In the fall of 1985, Mr. Smith and I sent our first born off to kindergarten.
Over the next two decades we sent some configuration of our sons off to school each fall. New backpacks, lunch money, homework, band practice and performances, soccer practice and games, along with lots of parental advice and words of encouragement. They are years filled with tremendous nostalgia for us and while life sometimes seemed crazy busy, in retrospect, it was simple.
School 2020 seems nothing short of a nightmare for all involved. Parents, students, teachers and staff are all in unchartered territory and everyone is looking for a way to make it work. Our middle son is a high school band director. He is challenged with teaching in person students and e-learning students simultaneously, all while keeping them safe and ensuring all CDC guidelines for school are followed. Our grandsons’ school is closed for at least the first semester, so they are attending a “pod” class three days a week. Our youngest son who is employed by Penn State University has become the master of the Zoom meeting while working from home since March.
Watching my children and grandchildren try to find their footing in all the confusion with no clear direction, I have tried to come up with a blog post on this subject without success. It’s not uncommon for posts to bounce around in my head for several days before I put pen to paper, but I just couldn’t get my arms around this one. But wonder of wonders, now I don’t have to because my intelligent, clever, imaginative and inventive niece did it for me! Who better to write on this subject than a parent who is currently going through the perplexing and baffling process??? Beth recently launched her blog, Skyplaceportal, and I was delighted when I received her recent post, ¿school? Her son, Samson, started fifth grade this fall, no easy feat for parent or child. You can read her fun, pithy, and spot-on account of their journey here.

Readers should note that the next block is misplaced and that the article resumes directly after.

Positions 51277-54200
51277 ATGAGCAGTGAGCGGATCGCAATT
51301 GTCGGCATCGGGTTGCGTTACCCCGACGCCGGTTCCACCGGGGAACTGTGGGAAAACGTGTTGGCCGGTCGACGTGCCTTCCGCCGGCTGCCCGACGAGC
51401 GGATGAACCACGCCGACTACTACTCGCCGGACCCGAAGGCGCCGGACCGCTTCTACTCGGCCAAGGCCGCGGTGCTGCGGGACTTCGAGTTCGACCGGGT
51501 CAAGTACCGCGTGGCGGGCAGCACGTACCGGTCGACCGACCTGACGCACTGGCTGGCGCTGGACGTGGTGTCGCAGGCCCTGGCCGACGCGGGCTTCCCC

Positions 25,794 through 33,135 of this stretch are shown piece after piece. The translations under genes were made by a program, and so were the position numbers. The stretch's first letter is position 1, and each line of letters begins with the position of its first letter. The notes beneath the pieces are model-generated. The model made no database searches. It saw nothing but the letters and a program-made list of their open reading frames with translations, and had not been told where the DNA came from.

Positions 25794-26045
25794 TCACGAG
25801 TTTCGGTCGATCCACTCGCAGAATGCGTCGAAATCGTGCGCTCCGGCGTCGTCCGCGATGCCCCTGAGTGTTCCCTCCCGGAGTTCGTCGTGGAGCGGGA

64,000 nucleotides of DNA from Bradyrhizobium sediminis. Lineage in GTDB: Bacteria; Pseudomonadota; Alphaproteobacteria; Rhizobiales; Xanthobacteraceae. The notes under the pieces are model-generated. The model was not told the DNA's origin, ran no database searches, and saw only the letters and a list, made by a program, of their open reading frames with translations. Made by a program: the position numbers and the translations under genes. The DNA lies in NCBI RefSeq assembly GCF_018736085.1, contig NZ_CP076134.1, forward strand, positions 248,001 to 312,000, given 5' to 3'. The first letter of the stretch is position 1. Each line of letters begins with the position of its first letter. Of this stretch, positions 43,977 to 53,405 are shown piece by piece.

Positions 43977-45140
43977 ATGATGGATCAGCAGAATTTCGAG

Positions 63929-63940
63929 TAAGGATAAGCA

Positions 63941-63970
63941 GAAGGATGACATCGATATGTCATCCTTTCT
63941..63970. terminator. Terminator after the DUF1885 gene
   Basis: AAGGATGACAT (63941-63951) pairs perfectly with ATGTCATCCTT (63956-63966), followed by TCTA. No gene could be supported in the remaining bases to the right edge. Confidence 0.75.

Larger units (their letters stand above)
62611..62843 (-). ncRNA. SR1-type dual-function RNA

Kudos to all the parents, students, teachers and staff currently struggling with the countless amalgams of ideas to use to educate and interest the next generation. I’m glad it’s not me.
C’est la vie
Wow, what a nightmare. My kids are grown with my son and wife raising my two small Grandsons age four and five struggling to ‘homeschool’. I would have had a heck of a time for when my kids were going to school I worked at first part-time on my computer moving on to full-time. My hats off to all the parents, kids, and teachers who are struggling during this time.
Hi, Sheryl. You are an early bird this morning. It’s been crazy for all involved. Parents working from home and having to manage their child’s remote learning. Hopefully everyone is being kind to themselves and cutting everyone a little slack. I am truly hoping that old chestnut is true, this too shall pass.
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They say the early bird gets the worm when all I want to do is stomp on it haha And I quote like you said ‘hopefully this too will pass’ 😉
Yes, I agree – Kudos to those working so hard to make this work! My heart goes out to those children who this situation may put them at a big disadvantage. Thanks for your post, and enjoy your day!
Hi, Betty. Yep, as crazy as life is for my kids and grandkids, I know they are in the lucky category. I once read you can tell a lot about a person by how they deal with traffic jams and lost luggage. Now I guess we can add pandemic to the list.
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thank you so much for the nod, auntie. that’s quite an honor.
re: homeschooling…i try to remember this is an opportunity. a gift. if only i had the energy of my youth to embrace it with its fullness i would be a better human. i am neither young, nor scrappy anymore but sometimes, still…a little hungry. either way, like hamilton, i shall not “give away my shot”…
thanks again. nice post. love you.
You are more than welcome! I’m from my perspective – you will always be young…